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The Tempest


The Tempest
By William Shakespeare

William Shakespeare 's background
William Shakespeare (1564-1616). English poet and playwright - Shakespeare is widely considered to be the greatest writer in the English language. He wrote 38 plays and 154 sonnets.
William Shakespeare was born in Stratford-upon-Avon on 23rd April 1564.
His father William was a successful local businessman and his mother Mary was the daughter of a landowner. Relatively prosperous, it is likely the family paid for Williams' education, although there is no evidence he attended university.
In 1582 William, aged only 18 married an older woman named Anne Hathaway. They had three children, Susanna, Hamnet and Juliet. Their only son Hamnet died aged just 11.
After his marriage, information about the life of Shakespeare is sketchy but it seems he spent most of his time in London - writing and acting in his plays.
Due to some well-timed investments Shakespeare was able to secure a firm financial background, leaving time for writing and acting. The best of these investments was buying some real estate near Stratford in 1605, which soon doubled in value.
It seemed Shakespeare didn't mind being absent from his family - he only returned home during Lent when all the theatres were closed. It is generally thought that during the 1590s he wrote the majority of his sonnets. This was a time of prolific writing and his plays developed a good deal of interest and controversy. His early plays were mainly comedies (e.g. Much Ado about Nothing, A Midsummer's Night Dream) and histories (e.g. Henry V)
By the early Seventeenth Century, Shakespeare had begun to write plays in the genre of tragedy. These plays, such as Hamlet, Othello and King Lear, often hinge on some fatal error or flaw in the lead character, and provide fascinating insights into the darker aspects of human nature. These later plays are considered Shakespeare's finest achievements.
Shakespeare died in 1616; it is not clear how he died and numerous suggestions have been put forward. John Ward, the local vicar of Holy Trinity Church in Stratford (where Shakespeare is buried), writes in a diary accounts that:
"Shakespeare, Drayton, and Ben Jonson had a merry meeting and it seems drank too hard, for Shakespeare died of a fever there contracted."
Shakespeare as a writer and the theatre
In 1616, there was an outbreak of typhus ("The new fever") which may have been the cause. The average life expectancy of someone born in London, England in the Sixteenth Century was about 35 years old, Shakespeare died age 52.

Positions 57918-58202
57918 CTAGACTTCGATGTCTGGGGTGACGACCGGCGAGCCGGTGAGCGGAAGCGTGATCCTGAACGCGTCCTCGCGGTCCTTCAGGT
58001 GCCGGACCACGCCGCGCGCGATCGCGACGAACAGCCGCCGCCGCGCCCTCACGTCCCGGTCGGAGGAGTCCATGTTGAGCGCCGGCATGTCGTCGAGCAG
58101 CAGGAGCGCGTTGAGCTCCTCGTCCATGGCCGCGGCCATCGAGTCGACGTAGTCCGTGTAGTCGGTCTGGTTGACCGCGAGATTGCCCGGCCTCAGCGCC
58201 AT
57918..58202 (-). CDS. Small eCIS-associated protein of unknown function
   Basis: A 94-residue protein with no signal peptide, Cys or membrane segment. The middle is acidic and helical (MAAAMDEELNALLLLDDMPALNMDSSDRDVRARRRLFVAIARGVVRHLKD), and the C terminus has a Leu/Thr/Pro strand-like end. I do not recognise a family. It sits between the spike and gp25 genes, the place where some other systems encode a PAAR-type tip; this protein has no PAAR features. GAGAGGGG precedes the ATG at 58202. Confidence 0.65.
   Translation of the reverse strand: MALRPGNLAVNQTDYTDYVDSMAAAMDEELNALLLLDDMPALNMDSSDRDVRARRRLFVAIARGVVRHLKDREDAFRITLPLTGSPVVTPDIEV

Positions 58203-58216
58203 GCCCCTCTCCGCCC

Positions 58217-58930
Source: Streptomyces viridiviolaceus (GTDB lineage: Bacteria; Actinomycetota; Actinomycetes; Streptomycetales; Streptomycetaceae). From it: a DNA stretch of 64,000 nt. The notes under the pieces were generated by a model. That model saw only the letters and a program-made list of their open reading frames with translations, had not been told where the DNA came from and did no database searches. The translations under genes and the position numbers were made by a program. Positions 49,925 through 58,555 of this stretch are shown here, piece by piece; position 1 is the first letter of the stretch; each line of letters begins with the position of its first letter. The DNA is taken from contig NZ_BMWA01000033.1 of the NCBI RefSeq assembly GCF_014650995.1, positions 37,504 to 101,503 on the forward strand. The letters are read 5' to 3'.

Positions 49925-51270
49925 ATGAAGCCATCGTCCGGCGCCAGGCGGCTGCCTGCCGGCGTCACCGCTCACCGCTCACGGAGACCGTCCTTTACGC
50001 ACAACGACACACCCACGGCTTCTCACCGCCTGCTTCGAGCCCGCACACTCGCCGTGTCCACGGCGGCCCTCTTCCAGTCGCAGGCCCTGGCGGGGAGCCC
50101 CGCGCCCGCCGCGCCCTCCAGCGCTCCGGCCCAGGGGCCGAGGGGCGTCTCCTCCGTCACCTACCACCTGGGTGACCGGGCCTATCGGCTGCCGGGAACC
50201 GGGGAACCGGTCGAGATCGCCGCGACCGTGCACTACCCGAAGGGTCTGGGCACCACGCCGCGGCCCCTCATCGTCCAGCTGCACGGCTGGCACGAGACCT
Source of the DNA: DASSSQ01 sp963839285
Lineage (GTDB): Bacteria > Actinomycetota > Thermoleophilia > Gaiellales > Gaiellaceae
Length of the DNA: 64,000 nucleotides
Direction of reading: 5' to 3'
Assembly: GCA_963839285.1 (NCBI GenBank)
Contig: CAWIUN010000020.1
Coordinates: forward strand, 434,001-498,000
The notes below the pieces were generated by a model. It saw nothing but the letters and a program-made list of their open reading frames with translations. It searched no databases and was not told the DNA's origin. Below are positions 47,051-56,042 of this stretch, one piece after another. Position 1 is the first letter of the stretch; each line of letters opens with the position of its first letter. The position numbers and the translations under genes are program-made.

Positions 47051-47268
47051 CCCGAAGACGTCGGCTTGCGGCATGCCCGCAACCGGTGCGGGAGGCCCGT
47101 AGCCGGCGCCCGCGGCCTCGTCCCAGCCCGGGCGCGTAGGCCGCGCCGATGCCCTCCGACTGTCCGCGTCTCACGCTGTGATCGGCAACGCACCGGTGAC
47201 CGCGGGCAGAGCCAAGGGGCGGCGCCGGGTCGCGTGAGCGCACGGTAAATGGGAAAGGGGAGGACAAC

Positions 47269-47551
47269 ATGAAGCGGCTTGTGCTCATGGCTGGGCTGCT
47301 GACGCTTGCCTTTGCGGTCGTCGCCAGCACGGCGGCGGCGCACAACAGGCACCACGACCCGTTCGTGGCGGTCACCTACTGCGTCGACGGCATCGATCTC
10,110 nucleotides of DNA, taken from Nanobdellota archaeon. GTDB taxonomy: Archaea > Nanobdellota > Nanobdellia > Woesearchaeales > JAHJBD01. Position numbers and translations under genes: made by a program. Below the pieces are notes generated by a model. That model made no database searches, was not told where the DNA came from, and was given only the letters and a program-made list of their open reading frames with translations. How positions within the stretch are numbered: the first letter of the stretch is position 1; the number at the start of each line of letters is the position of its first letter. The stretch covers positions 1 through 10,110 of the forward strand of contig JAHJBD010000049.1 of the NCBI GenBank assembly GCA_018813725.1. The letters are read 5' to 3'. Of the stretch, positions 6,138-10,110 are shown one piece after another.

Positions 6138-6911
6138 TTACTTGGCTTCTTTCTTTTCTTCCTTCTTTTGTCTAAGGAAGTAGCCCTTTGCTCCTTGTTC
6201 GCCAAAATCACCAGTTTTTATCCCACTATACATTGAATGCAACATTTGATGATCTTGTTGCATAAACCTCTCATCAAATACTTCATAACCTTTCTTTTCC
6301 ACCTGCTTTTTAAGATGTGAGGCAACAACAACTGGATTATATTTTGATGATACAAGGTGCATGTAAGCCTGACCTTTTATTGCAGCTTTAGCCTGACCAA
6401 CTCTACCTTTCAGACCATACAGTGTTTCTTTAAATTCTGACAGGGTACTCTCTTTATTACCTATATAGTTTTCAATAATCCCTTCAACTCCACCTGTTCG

Most of Shakespeare's comedies, histories, and tragedies were written during England's "golden age" under the celebrated 45-year reign (1558-1603) of Queen Elizabeth I. Historically, the Elizabethan era took place in the wake of the Protestant Reformation when the English Renaissance was ushered in and the arts flourished. When King James I succeeded Elizabeth to the throne after her death in 1603, he continued, at least to some extent, the rich cultural legacy left by the late queen. The new king, a patron of the arts, agreed to sponsor the King's Men, Shakespeare's theatrical group.
Shakespeare's bright side of the moon.
By 1608, after an illustrious career as a playwright, Shakespeare turned away from the great tragedies (Hamlet, Othello, and King Lear) and directed his creative energies toward the romances or tragi-comedies (The Tempest, Pericles, Cymbeline, and The Winter's Tale).
At the time of the Renaissance, a tragicomedy came to be defined as a type of work that does not quite fit with either a tragedy or a comedy.
A tragedy is basically a serious story which often involves the death of one or more of the characters. A comedy is a light-hearted, funny story that has a happy ending. A tragicomedy is not light-hearted enough to be called a comedy and it doesn't include death and awful events to be called a tragedy.
Shakespeare's Tempest is a tragicomedy because although the story starts out in a serious tone and difficult situations and fears abound, there is no death and destruction. There are funny moments throughout the play as the characters on the island have interesting experiences. There is also a background of tragedy, about the ill-treatment received by Prospero and his daughter. Likewise, the plot of Antonio and Sebastian to kill Alonso and Gonzalo